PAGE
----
ASOS launched an Indian “bridal” line: is it cultural appropriation or more inclusivity?

The UK based online retailer and marketplace ASOS just expanded their bridal range to include South-Asian inspired clothing. The company announced the launch via twitter on the 27th April 2021. This tweet has sparked immediate response from South Asian communities all around the world. Currently, all the dresses of the collection are sold out.

ASOS via twitter

The tweet is facing a lot of backlash, as can be seen under its comment section. Many people don’t think it’s a good idea, and called out the brand for gentrification and cultural appropriation. They were worried about fast fashion producing clothing with cultural significance, and labelling them as “fashion” could possibly generate misuse of the clothing by the mass public.

via Twitter

Commentators were quick to remind us of ASOS’s past mistakes when designing and marketing ethnic clothing and accessories.

via Twitter

Others were not impressed by the designs, calling the bridal dresses “culturally inaccurate” or “tacky”.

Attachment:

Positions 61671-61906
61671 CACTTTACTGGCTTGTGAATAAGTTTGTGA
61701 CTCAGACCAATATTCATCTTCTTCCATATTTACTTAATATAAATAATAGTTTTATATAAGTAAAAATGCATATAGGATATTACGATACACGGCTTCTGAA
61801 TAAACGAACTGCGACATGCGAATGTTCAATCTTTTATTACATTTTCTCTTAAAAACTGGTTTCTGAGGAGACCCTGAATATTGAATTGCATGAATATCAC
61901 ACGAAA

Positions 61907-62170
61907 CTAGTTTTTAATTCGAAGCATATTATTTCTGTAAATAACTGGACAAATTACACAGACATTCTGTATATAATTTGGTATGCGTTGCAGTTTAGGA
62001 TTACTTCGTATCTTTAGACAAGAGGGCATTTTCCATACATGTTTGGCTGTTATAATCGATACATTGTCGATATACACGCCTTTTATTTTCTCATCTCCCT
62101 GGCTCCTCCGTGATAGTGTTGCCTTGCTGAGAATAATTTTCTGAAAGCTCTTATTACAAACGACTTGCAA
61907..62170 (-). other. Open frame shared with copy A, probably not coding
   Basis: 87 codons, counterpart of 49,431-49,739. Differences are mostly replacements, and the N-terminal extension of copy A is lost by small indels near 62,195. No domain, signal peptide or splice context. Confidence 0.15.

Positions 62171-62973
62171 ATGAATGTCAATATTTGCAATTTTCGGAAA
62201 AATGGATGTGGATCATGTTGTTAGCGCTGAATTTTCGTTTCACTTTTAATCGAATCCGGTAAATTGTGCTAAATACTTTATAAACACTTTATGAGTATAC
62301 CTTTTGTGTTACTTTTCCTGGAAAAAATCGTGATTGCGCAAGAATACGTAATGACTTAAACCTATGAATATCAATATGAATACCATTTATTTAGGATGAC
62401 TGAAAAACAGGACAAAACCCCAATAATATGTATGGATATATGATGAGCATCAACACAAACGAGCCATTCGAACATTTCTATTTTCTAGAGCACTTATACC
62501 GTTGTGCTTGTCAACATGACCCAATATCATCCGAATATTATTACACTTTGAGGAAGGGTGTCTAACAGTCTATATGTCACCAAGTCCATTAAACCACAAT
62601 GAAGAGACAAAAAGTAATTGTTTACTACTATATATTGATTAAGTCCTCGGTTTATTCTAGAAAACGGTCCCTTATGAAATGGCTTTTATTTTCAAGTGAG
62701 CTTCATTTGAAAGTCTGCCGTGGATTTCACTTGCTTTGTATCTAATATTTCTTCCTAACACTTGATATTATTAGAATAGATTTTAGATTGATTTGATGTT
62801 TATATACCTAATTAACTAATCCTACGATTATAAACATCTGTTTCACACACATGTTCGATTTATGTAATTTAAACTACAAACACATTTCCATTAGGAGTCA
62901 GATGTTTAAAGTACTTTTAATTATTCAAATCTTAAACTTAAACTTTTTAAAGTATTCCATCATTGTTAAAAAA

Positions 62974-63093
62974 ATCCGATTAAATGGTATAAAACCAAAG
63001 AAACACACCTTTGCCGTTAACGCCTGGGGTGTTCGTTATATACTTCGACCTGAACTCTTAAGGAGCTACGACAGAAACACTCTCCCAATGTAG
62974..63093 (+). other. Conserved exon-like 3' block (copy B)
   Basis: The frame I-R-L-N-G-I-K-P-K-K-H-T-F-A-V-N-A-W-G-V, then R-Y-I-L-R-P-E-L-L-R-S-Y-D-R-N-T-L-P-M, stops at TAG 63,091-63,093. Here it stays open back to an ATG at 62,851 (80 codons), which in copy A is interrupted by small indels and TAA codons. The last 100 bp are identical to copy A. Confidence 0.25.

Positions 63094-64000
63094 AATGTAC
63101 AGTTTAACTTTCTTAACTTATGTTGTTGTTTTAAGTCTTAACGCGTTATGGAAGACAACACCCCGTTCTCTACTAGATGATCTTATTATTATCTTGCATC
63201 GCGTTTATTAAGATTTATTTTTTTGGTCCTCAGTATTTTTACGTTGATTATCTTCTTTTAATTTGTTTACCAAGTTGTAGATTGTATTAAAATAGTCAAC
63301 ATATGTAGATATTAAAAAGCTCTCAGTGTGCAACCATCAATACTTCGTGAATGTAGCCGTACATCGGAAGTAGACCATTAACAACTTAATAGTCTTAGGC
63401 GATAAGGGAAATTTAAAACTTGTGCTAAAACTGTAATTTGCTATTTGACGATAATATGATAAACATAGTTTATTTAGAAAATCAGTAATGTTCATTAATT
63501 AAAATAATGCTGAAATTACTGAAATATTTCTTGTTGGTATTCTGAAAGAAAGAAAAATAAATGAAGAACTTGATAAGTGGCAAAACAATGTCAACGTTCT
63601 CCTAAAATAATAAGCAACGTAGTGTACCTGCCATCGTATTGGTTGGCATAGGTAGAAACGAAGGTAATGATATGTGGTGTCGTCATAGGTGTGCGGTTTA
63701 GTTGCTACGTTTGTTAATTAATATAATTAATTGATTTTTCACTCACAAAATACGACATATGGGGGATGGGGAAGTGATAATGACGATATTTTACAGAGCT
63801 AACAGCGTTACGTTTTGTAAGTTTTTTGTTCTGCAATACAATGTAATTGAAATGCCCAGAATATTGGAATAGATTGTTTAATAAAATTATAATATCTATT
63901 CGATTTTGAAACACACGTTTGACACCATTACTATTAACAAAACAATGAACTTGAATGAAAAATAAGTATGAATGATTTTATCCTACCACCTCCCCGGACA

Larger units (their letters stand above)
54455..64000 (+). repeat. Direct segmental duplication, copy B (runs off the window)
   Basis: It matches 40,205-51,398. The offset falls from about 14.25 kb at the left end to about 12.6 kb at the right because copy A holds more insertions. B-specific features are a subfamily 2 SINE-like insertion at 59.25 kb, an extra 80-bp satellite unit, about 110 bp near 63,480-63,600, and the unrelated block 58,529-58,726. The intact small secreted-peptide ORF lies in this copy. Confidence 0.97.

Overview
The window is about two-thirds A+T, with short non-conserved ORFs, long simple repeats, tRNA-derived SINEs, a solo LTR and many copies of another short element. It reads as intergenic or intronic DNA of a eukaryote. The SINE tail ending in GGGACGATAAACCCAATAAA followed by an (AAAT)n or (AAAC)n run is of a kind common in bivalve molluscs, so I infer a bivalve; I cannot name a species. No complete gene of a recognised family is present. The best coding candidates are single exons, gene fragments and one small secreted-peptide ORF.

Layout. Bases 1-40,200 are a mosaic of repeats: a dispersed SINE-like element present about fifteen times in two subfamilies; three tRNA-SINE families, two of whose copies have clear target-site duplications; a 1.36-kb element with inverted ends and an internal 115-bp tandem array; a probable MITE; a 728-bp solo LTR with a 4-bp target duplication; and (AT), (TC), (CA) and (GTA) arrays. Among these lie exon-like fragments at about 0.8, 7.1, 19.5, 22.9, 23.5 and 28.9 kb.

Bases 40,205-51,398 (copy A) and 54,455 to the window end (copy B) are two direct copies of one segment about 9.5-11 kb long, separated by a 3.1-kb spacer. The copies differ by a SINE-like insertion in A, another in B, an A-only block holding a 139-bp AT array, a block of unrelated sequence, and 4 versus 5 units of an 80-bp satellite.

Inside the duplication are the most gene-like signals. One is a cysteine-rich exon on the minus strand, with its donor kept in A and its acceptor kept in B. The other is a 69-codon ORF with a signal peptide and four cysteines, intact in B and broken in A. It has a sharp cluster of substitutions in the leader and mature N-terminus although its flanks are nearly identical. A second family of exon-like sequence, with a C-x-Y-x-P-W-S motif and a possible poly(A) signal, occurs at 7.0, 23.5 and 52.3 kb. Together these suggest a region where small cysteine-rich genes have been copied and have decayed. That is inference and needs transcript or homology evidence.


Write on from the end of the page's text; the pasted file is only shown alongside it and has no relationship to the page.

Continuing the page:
via Twitter

Some also raised concern about the provenance of the dresses, implicating that the garments might be sourced unsustainable or unethically, as it is a common practice for most fast fashion labels.

via Twitter

“So promote small business then.. I really don’t like the idea of this… it’s the start of something bigger and it’s not going in the right direction.”

Amid the negative comments, some people from overseas Indians communities were supportive of ASOS’s initiative, saying that this is a step toward for western retailers being more inclusive of minority communities and their clothing needs.

Indeed, in has been reported that the Indian communities in the UK represent ??% of the population, and the numbers are still growing.

via Twitter

The Indian lifestyle account @indianinspiration with over 24,000 followers on Instagram voiced out on the company’s initiative in a dedicated post. “Personally I think it’s a good alternative for some simple and cheap dresses. And I like how they only use Indian models!! Sometimes it’s hard to find Indian clothes for weddings if you don’t live in India or UK.” The influencer added an example: “(in Germany) it takes me almost 2 hours to get to an Indian shop. Ordering [from UK or India] online shops takes forever. In this way I can order some clothes for last minutes functions! And I’m sure ASOS won’t replace our wonderful Indian designers and shops!!!”

via Twitter

ASOS later apologized on twitter stating that the collection is not meant to be “bridal” but rather for wedding guests.

via Twitter

Do you think fast fashion should launch ethnic clothing lines? Share your thoughts with us below!

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